Hi, Ed Provost. Yes, as your own analyst reports have noted, the retail brokers have had a good quarter, there's obviously confidence back in the market among retail investors. But to be honest with you, while we have seen an increase in retail flow, our general mix of retail versus institutional remains fairly consistent. We're seeing growth both at the retail level and in the various areas of institutional participation, including the hedge fund or a more sophisticated active institution, as well as traditional institutional, including the pension plan players, as well.

And I would say also that we have historically been a primary destination for retail order flow, given our market model, which is very accommodating to retail. So we benefited from the renewed growth of the retail space. We don't talk about it, the retail as much, because it is not so self-limited by Board mandates, and things like that, and the area is so well serviced by the retail firms who are very option centric. But we're very optimistic that there is continued growth potential in the retail space, as well as institution. But again, we often focus on the institutional side, because we think that has the most untapped potential.

Niamh Alexander – Keefe, Bruyette & Woods

Okay. I'll get back in line. Thanks.

Operator

Thank you. And the next question is from Christian Bolu of Credit Suisse.

Christian Bolu – Credit Suisse

Thank you for taking my questions. Just a quick one on interest rate VIX with CME, just help us understand how market participants currently get exposure to interest rate…

Debbie Koopman

We can't hear you. Can you…

Christian Bolu – Credit Suisse

Hello. Can you hear me?

Ed Tilly

That's better now.

Christian Bolu – Credit Suisse

Sorry about that. Question was on interest rates VIX with the CME, if you could just help us understand how market participants currently get exposure to interest rate volatility? And if there are any conflicts with CMEs options about. I asked the question because that seems to be a growth area for them?

Ed Tilly

So the exposure in volatility in interest rates now would be much the same as exposure in volatility in a single line stock, meaning every time you trade an option you have volatility exposure. So similar to any of the single names or ETFs here at CBOE that do not have a VIX futures contract tied to it, would be the same way you can gain exposure in interest rates, just using basic option strategy. So this obviously is a coordinated effort with CBOE to bring VXTYN to the market, so we have the support of CME, and certainly we'll be using their option data and our VIX methodology to first launch a futures contract and then hopefully an options contract based on the futures. So this is very much as I said a coordinated effort, but today the volatility exposure would be very traditional in that you would be using options strategies in the ten-year option.

Christian Bolu – Credit Suisse

Thank you.

Operator

Thank you. And the next question is from Kenneth Hill of Barclays. Your line is open.

Kenneth Hill – Barclays

Hi, good morning everyone.

Ed Tilly

Good morning.

Kenneth Hill – Barclays

You guys have given a lot of good detail today on many so of the education efforts you have driving some of the growth in the SPX and the VIX products, but as you increasingly look to penetrate groups like hedge funds, commodity trading, prop firms outside of those education efforts, what kind of things can we expect to help grow in those segments, is there perhaps maybe more hiring to be done on the sales front, and even in other geographies as you extend some of these trading hours over time?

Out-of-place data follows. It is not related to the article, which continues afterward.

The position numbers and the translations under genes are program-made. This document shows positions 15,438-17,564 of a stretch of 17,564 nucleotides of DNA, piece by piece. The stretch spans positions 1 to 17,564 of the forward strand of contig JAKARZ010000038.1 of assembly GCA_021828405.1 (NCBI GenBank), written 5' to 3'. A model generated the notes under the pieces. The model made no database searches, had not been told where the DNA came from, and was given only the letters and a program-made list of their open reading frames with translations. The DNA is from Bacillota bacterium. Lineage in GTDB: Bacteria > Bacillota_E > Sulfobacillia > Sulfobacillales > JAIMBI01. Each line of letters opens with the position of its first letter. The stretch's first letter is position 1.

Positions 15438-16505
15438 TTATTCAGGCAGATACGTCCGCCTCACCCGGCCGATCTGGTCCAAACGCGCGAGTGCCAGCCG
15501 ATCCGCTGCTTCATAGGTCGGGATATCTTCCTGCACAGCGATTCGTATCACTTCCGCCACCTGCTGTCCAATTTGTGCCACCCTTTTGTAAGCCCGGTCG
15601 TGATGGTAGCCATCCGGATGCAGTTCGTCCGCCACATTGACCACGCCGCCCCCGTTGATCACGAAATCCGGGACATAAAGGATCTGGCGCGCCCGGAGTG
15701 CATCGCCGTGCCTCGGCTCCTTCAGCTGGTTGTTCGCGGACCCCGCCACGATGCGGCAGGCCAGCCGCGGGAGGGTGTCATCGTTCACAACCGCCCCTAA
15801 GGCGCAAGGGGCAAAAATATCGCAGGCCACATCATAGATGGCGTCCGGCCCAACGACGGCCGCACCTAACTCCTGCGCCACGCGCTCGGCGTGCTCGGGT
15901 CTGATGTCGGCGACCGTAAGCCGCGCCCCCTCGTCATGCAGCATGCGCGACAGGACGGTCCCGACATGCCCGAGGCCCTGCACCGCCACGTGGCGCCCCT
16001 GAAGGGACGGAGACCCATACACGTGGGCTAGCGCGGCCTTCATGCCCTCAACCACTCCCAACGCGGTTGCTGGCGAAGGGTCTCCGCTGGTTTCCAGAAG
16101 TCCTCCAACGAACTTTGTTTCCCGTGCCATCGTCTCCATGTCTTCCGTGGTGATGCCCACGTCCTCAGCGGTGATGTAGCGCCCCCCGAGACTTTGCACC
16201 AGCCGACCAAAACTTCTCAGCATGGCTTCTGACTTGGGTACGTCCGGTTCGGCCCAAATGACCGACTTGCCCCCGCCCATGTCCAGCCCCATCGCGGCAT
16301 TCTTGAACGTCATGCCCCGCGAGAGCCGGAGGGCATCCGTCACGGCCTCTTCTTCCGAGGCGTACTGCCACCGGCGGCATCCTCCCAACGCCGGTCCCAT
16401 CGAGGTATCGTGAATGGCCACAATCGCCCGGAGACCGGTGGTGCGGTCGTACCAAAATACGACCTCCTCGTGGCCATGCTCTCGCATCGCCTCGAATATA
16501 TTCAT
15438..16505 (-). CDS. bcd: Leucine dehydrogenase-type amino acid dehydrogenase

Ed Provost

Ed Provost again. We have in New York a very committed and dedicated team that's primarily focused on the institutional space, and specifically the hedge fund community. Our business development staff has grown over the last several years, consistent with the overall growth in our market. We have areas, we have people who are specialized in certain customer types, such as hedge funds. We have certain people that are specialized in certain product types, like volatility.

So we have a very sophisticated calling program, where we engage not only current users but potential users, both domestically and abroad. We record all of the visits we have so that there is a communication across all of our sales force to understand what the open issues are, what kinds of questions are coming up.

So we're very, very engaged in one-on-one meetings. We, of course, have talked often about our RMC, where we engage in a number of clients. And then we partner with other organizations and are participants again not only in the US but globally. We are in front of our customers on a regular basis and believe that is the way, the best way to get our message across. So we're very, very focused on the institutional community. Probably a lot more than we are on the retail, because I go back to my earlier comments where the retail community is very much self engaged through the options boutique firms who service them so well. We think the institutional space is the one where there is still the greatest growth potential. And we think that our sales staff is very, very attuned to their needs, and is in great contact with them on a regular basis.

Kenneth Hill – Barclays

Thanks for taking my question.

Operator

Thank you. The next question is from Jillian Miller of BMO Capital, your line is open.

Jillian Miller – BMO Capital

Thanks guys. Just going back to the VIX complex, you have this aggressive education plan for 2014, and I think on slide eight you have got OTC users, asset managers, pension funds, insurance companies that you're targeting, I was just hoping you could give us a general idea, I know it's not by any means an exact science, but a general idea of like what percentage of each of those user bases are already using the VIX products, versus what you think that could be or should be at some point in the future?